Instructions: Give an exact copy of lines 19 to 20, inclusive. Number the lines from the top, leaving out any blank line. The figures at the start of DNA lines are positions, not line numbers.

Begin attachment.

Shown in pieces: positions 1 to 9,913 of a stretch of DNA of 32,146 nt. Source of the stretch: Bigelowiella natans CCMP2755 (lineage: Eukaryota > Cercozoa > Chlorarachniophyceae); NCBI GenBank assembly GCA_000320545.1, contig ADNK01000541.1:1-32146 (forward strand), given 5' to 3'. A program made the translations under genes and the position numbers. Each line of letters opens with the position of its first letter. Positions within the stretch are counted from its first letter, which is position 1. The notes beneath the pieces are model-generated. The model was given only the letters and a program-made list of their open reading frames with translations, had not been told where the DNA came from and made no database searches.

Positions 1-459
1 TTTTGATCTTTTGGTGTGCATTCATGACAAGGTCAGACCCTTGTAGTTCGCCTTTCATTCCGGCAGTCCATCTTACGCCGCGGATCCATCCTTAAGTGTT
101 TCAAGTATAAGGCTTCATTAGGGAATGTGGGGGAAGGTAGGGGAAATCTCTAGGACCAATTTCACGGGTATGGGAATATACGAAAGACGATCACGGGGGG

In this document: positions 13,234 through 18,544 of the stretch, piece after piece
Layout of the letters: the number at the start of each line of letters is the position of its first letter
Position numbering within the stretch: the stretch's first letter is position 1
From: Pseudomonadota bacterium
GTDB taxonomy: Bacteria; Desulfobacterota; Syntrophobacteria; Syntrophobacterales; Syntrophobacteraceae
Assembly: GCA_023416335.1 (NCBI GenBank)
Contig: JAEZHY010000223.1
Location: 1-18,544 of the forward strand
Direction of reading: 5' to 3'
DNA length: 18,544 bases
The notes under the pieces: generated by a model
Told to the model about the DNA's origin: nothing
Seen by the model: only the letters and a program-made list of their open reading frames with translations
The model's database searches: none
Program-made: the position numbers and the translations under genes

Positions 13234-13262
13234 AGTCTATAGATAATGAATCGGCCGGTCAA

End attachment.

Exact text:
Program-made: the position numbers and the translations under genes

Positions 13234-13262